June 30, 2009

Rum's Famous Making Article, or Bollywood and Mythology!

Manoj says READ IT
I'm back again, and here's my article that will be published in a independant Vancouver magazine, its just how Bollywood seems to be influence by the Mahabharat and the Ramayana! Its pretty long but I think it's pretty grrrreat!

Bollywood and the Mahabharat/Ramayana

Bollywood conjures up many images of spectacular dance numbers, opulent sets, hyperbolic acting and general mindless fun. Since the beginning of Indian cinema, religion and faith have influenced the storylines that created the largest film industry today.
The Mahabharat is one of the two major Sanskrit texts of ancient India, the other being the Ramayana. The Mahabharat is an epic poem that discusses dharma/duty, artha/purpose, kama/pleasure, and moksha/liberation with the story of a power struggle and war between two families the Pandavas and Kauravas. The Mahabharat contains 18 stories, and has 100,000 verses. The Ramayana focuses on Rama and Sita, a married couple that deals with infidelity, kidnapping, and war on a cosmic level.
Bollywood since the age of the silent era has used aspects of the Mahabharat and Ramayana to highlight the struggle of good against evil. The two epics were performed at the theatre and as Ram-Lila plays, which are performed on the street, but with the advent of cinema the epics were translated to screen. The growing number of religious or mythological movies in the 1920’s made these epics available to the working class. The Talkies era of Bollywood established the star system, and religious movies were swept aside by the tidal wave of song and dance movies. Religious movies relegated into the B movie territory with low budgets, tacky special effects, and bad acting.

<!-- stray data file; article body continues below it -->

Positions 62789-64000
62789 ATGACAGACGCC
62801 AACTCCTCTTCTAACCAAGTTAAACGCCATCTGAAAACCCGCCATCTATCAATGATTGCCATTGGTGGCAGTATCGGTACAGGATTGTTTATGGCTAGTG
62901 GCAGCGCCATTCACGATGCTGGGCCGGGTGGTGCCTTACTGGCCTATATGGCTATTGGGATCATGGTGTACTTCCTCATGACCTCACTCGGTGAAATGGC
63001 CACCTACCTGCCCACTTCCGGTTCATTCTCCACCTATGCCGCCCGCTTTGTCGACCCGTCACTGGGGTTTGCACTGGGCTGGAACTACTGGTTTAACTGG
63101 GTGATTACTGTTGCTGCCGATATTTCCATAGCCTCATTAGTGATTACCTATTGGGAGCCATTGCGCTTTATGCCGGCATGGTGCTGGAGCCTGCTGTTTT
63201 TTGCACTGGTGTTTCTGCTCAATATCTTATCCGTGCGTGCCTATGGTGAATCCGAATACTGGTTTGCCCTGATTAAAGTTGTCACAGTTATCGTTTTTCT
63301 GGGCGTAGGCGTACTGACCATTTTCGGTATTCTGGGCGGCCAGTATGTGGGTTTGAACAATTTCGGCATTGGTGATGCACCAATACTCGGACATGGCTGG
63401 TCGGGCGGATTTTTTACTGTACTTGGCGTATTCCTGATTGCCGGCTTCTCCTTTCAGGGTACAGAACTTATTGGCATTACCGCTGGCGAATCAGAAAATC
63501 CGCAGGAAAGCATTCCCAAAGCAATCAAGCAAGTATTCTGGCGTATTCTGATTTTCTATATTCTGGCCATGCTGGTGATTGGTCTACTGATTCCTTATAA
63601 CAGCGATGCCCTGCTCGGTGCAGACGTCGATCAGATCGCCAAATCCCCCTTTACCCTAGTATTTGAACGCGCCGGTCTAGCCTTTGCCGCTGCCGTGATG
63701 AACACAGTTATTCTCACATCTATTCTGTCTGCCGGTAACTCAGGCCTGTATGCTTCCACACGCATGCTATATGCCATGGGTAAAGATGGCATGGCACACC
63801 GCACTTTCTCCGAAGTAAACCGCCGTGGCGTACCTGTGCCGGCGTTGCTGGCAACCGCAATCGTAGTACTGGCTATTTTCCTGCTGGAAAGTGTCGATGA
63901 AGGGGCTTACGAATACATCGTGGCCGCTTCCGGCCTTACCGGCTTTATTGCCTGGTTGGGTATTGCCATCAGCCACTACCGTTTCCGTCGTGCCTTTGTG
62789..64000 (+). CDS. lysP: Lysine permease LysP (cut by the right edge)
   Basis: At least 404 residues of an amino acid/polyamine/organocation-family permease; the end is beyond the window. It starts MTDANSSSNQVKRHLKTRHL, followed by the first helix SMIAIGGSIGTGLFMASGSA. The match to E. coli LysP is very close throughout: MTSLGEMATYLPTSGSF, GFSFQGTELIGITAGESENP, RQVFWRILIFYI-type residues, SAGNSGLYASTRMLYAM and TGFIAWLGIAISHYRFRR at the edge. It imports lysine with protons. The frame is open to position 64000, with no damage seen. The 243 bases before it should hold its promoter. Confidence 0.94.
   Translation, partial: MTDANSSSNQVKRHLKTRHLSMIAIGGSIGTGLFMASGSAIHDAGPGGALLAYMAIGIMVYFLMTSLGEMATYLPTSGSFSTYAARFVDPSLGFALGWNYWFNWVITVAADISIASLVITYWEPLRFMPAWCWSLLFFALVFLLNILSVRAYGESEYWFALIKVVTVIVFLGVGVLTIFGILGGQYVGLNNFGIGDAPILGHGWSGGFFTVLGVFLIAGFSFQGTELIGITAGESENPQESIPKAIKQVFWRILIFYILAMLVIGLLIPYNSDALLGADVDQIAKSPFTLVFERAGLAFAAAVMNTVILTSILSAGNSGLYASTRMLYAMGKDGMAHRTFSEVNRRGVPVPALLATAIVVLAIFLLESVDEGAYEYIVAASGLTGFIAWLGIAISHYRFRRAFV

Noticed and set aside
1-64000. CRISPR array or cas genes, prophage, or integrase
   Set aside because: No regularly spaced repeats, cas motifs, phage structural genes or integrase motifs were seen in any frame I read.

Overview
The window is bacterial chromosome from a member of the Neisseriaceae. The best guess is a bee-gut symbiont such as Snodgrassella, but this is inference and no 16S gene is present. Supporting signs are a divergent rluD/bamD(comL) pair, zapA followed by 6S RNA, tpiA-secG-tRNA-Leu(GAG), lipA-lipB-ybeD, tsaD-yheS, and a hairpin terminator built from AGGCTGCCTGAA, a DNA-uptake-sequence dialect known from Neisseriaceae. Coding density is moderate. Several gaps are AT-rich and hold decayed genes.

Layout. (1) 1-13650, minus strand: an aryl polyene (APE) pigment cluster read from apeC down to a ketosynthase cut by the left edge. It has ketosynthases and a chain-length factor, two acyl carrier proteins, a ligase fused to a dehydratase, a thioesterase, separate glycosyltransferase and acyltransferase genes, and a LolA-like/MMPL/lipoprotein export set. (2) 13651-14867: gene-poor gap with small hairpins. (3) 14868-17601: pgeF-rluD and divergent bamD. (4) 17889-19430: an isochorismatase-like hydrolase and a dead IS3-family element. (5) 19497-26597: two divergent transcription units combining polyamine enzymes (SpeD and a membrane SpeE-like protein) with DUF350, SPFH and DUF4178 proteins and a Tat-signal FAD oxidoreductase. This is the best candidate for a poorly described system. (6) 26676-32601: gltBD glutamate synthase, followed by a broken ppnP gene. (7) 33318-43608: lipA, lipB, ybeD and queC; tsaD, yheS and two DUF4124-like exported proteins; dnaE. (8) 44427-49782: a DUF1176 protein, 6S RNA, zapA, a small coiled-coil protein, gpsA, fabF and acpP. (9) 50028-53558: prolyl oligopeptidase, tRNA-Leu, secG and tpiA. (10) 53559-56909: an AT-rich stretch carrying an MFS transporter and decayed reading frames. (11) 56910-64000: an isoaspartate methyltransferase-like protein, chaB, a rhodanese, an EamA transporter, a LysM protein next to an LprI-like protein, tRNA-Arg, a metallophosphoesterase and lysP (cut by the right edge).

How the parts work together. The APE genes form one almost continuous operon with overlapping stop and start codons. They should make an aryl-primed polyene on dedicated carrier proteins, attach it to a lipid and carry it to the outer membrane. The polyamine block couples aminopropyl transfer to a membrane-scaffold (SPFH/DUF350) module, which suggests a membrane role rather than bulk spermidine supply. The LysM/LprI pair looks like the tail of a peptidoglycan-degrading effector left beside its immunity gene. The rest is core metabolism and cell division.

Faith in mainstream Bollywood was not lost, because as long as the Mahabharat and Ramayana are, the characters of these two stories are found in the hero and heroine of Bollywood movie.
The hero in a Bollywood movie is fashioned as all rounder that adopts traits of the many Hindu gods and characters in mythology. A hero is also expected to rescue his heroine when a big bad badly dressed villain tries to rape, this scene is so common in masala movies which combine action, thrills, and romance into one melange of a movie. But if you look closely, when Draupadi, the shared wife of the Pandavas clan is captured by an evil god and about to be dishonoured all five brothers show up to rescue her virtue.
A hero in Bollywood is a symbol of the gods and mortals featured in a Hindu mythology. A hero embodies the mischievous nature of Krishna, righteousness of Bhima, the nobility of Shiva, the morality of Arjuna. The golden age of Bollywood of the 1950’s challenged these idealized versions of heroes by having a vagabond in Raj Kapoor’s “Aawara” (The Tramp) or a seedy blackmailer of Dev Anand in “Jaal”(Trap) the heroes were now grey and full of ennui, which was why the Golden Age lasted for a decade.
With the Indo-China wars in the 60’s, Bollywood once again became a route for escapism, with heroes and heroines sharing a tame kiss on the cheek, or a sexy rain song. The hero became a complete do-gooder, reflective of the gods. More and more Bollywood films churned out in the 60’s were storylines from different parts of the Mahabharat but more so on the Ramayana. Which brought a spate of female oriented weepy dramas that had an upright hero marry a pregnant heroine to save her honour or a put upon heroine that will do anything for her man.
Then came the Emergency rule by the Gandhi government in the 70’s, people were upset and angry, and the hero that represented the chaos was a tall, dark and Byronic Amitabh Bachan the first hero to be all the gods and kick some ass too! Bachan’s breakout movie “Zanjeer”(Symbol) had him playing a vengeful police officer who obsessed over finding his parents killer. The movie gave Bachan his Angry Young Man Persona and birthed the term “dishoom dishoom” the sound of Bachan’s punching and beating up villains! The vigilante hero image that Amitabh Bachan created was a voice to the people upset with the regime, but the vigilante was at the heart of the Mahabharat too, with the illegitimate son Karna Pandavas seeking to ruin the Pandavas clan for keeping his parentage in the dark. Karna was the new symbol for all revenge dramas that Amitabh and other actors starred in. Yash Chopra’s “Trishul” was a direct version where Bachan played the wronged son of a wealthy industrialist and plots to ruin all his business.